First Public Schoolhouse
Old picture historic Shcoolhouse, Edmond, credits
Listed in the National Register of Historic Places
Drive west into town, to your left, after crossing S. Blvd (124 E 2nd St., Edmond, OK) you will spot the small building that housed the first public shoolhouse in the Oklahoma Territory, it opened in August 1889.
It was the last surviving 1889 original structure in Edmond. and the earliest one-room schoolhouse in the State. The School open the first two Saturdays of the month from March to November. 1 PM - 4 PM. Admission is free.
Continue west for one block, to your right, is a vintage Conoco repurposed as a diner.
Sunnyside Diner former Conoco
The old Conoco station (marked with red arrows, sign and building, behind the DX station on the facing corner) at 7 E 2nd St, on the NE corner of Route 66 and Broadway, survives as a Diner.
Detail of 1950s photo Conoco Route 66, credits
It had two canopies, one facing each street, a three-bay garage on the eastern side of the property, above is a view of it from E 2nd St., before it was reformed.
It had solid brick pillars encasing thick steel tubes holding up the flat canopies, and mansard shingle roof.
On the SE corner was a DX station, that was torn down long ago.
Across Broadway, on the NW corner was a Dodge and Plymouth dealership.
Route 66 turns left, 90° and heads south along Broadway. Before you turn left, take a right on Broadway to visit the historic bank.
Citizens' State Bank
Listed in the National Register of Historic Places
102 S Broadway and 1st, SE corner. The building is a typical example of a sandstone construction in the Oklahoma Territory in 1901. It had a "burglary proof and fireproof" vault.
Turn around and head south along Broadway, following Route 66 towards Oklahoma City.
Former Phillips 66
To your left on the next corner (Broadway and 3rd St.) is a former rock frame style Phillips 66 station that has been deeply modified.
It retains the original slanted plate glass windows of the former office to the right, with the original white "rock" stone work, plus the "stepped" roof (former service bays to the left are higher than the office, though the metal sheet faux-roofing tries to conceal it, you can see it from the eastern side of the building.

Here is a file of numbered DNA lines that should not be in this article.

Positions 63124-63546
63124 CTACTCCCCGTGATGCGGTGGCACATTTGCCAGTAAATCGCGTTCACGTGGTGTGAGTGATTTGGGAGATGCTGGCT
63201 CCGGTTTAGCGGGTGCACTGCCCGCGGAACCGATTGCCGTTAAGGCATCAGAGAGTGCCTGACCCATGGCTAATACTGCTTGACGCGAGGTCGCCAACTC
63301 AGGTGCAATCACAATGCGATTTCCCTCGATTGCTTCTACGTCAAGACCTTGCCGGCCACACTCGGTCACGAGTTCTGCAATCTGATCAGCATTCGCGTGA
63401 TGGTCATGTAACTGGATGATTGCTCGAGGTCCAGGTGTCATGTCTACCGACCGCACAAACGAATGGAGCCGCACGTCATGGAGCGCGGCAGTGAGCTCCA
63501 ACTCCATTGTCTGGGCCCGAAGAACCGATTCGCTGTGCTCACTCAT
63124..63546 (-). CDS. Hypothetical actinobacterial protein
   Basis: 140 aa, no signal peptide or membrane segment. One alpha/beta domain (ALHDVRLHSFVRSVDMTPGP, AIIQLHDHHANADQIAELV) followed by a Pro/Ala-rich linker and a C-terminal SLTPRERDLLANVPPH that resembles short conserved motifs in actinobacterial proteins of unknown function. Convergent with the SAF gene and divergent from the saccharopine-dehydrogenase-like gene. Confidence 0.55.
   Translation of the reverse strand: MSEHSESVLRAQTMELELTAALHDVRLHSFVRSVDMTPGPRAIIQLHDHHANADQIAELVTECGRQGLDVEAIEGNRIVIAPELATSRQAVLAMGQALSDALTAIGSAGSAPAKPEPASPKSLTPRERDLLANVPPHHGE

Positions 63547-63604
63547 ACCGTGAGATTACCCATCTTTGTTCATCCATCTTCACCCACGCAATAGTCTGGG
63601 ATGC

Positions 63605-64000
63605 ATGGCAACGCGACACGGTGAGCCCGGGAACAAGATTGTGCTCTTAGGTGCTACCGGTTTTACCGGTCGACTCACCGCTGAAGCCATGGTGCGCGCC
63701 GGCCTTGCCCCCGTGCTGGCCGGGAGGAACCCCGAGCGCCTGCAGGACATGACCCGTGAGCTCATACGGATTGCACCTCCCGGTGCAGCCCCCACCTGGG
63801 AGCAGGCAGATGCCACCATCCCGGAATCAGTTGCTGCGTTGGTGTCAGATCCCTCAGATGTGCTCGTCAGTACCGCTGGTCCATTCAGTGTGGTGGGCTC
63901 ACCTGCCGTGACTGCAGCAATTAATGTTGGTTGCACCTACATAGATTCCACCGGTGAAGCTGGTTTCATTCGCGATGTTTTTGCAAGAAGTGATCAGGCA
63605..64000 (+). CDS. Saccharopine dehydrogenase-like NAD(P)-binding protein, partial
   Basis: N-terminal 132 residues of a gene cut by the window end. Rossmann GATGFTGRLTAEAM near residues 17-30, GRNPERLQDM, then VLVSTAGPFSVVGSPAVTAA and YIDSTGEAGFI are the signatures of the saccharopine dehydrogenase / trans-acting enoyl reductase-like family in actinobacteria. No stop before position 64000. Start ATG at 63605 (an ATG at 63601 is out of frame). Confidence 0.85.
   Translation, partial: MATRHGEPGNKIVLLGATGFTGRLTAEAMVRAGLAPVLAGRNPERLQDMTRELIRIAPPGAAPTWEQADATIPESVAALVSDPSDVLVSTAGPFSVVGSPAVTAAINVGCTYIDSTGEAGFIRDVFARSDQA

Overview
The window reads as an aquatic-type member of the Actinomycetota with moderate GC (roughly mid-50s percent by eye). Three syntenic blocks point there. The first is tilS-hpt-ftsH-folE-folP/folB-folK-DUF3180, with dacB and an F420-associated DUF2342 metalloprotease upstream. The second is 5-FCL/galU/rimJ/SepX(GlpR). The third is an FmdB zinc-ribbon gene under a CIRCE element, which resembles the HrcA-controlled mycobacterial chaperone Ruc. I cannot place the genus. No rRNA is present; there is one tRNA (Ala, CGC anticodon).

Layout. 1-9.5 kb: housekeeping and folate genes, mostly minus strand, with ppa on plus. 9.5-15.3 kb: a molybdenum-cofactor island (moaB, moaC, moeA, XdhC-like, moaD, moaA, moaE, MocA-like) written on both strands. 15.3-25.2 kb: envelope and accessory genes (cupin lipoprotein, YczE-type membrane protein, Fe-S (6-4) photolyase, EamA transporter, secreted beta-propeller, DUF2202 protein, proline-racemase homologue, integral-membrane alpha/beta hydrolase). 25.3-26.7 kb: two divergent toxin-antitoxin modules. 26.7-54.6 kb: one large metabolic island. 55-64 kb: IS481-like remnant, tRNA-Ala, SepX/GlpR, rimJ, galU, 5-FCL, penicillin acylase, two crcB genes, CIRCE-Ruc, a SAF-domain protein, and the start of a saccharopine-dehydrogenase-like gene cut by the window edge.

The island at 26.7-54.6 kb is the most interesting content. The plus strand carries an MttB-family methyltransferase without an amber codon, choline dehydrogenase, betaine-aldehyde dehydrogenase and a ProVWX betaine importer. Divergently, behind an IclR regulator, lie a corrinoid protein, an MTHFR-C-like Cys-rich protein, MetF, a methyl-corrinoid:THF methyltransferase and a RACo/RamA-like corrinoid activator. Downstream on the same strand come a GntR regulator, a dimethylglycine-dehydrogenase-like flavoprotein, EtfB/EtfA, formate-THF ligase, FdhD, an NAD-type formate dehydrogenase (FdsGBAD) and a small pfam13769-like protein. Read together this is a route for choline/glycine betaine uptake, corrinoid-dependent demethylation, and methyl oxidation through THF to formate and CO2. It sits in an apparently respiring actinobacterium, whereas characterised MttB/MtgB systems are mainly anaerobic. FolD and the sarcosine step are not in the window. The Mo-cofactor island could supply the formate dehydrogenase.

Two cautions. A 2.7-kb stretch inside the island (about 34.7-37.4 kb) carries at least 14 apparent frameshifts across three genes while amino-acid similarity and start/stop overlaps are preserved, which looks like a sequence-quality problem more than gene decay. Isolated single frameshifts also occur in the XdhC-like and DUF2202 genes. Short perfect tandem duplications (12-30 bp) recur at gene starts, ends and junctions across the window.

Diagonally across Route 66, on the SW corner of Broadway and W 3rd St.) is an oblong box station with the canopy removed (see its view some years ago, with the canopy). It has two service bays, pump island, and nice brickwork.
Art Moderne Station
There is another old gas station on the end of the same block, on the NW corner of Broadway and W 4th St. It has a single service bay to the right, horizontal brickwork on all walls except the rounded corners of the building and both sides of the service bay, which have vertical brickwork.
A flat canopy on slender steel poles covers the single pump island. There are two offices, each with a door and a window facing the street.
Across Broadway, on the SE corner with E 4th St. stands the old Royce Cafe.
Royce cafe 1950s, Edmond, credits
Royce and Neva Adamson opened the cafe in 1933. The long, single floor, gable roofed building was made of the local red stone (now it has been painted white).
It offered "T Bone Steaks, Fried Chicken, Hot Biscuits, Home Baked pies - all food supervised by women."
Royce passed away in 1942 and Neva kept on running the cafe until 1957, when she sold it to Jim Mills. The place closed for good in 1970. It was renown for its Blue Cheese Dressing.
Edmond a "Sundown Town"
The postcard below with Royce B. Adamson's effigy on it, reads "From Dawn to Dawn We're Never Gone" Air Conditioned and on the left side, it mentions the benefits, features and riches of the town, including a comment that is both jarring and terribly racist: "EDMOND 'A Good Place To Live' 6,000 Live Citizens No Negroes"